For example, GM Europe has used the software to refine the lines of the Opel/Vauxhall Insignia which contributed, in part, to the model winning European Car of the Year 2009 [E].

Commercial impact — Icona growth, exceeding £1 million sales, private buy-out

The company has approximately 30 existing customers, the vast majority in the automotive industry. Customers include: most western mass-market automotive original equipment manufacturers (OEMs) (e.g., Audi, Chrysler, Fiat, Ford, General Motors, Nissan, Renault and VW), many premium and sports car OEMs (e.g., Ferrari, Lotus, McLaren, JLR, Porsche and Bentley) and growing numbers of eastern automotive OEMs (e.g., Hyundai, Kia and Ssangyong (Korea), First Automotive, Great Wall, Qoros and SAIC (China) and Tata Motors (India)) [F].

Since the launch of the commercial Aesthetica product, Icona Solutions has grown steadily — with total sales of Aesthetica licences and technical support exceeding £1 million since 2008, and a current sales pipeline of over £3 million [F]. This is built upon a network of agents and resellers in every major territory around the world, including mainland Europe, USA, Brazil, Australia, China, India, South Korea and Japan.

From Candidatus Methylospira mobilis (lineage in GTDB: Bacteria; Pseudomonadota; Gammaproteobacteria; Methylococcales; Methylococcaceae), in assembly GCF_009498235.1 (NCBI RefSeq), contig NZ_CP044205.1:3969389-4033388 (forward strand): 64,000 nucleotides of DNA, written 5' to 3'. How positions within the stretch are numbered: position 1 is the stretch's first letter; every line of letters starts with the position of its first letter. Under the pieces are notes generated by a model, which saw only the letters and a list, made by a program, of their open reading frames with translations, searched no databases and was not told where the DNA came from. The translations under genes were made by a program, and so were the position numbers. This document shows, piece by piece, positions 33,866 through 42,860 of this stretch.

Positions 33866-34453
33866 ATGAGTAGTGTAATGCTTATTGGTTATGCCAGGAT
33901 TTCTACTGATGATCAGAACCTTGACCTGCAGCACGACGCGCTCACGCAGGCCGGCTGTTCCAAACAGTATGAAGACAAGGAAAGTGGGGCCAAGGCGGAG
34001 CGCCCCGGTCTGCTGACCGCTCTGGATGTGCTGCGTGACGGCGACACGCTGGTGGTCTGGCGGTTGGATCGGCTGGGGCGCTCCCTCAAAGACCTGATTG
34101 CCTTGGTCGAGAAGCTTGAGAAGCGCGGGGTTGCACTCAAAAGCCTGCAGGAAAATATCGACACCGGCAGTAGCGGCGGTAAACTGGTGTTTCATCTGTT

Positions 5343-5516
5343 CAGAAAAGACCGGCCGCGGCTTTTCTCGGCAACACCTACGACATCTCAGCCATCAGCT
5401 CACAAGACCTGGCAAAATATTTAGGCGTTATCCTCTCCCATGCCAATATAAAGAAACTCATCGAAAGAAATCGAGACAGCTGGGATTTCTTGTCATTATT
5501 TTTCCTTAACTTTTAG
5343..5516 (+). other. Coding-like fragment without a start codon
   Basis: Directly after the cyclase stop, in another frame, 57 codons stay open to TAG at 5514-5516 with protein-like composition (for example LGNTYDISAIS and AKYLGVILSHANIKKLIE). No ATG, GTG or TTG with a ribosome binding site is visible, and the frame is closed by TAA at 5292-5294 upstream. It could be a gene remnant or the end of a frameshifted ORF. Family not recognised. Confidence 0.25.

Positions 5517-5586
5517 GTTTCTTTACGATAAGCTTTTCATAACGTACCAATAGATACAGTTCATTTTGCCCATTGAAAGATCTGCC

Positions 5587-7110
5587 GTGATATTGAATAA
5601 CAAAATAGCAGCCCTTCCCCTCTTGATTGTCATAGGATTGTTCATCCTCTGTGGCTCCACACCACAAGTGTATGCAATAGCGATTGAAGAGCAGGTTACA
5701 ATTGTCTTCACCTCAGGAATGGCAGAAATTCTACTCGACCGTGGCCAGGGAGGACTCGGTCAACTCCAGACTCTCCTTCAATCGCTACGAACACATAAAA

On the basis of these achievements, in October 2013 Icona Solutions was acquired by the French- based multinational company OPTIS SA ( (The price paid by OPTIS for Icona Solutions is not public and OPTIS are not prepared to share this information with us.)

Commercial impact — £25 million savings to customers

Some Icona customers have been willing to disclose to Icona estimates of the financial benefits they receive from using Aesthetica. For example, BMW Mini achieved immediate cost savings of over US$100,000 per year using Aesthetica on an existing production vehicle through reduced scrap, less rectification (i.e., less work to rectify imperfections) and a significant reduction in the cost of labour [G]. Similarly, on individual new-vehicle programmes, Porsche used the software and identified savings of at least €250,000 [G]; Nissan estimates savings of US$875,000 due to reduced re-tooling, less building of physical models and faster product development [H].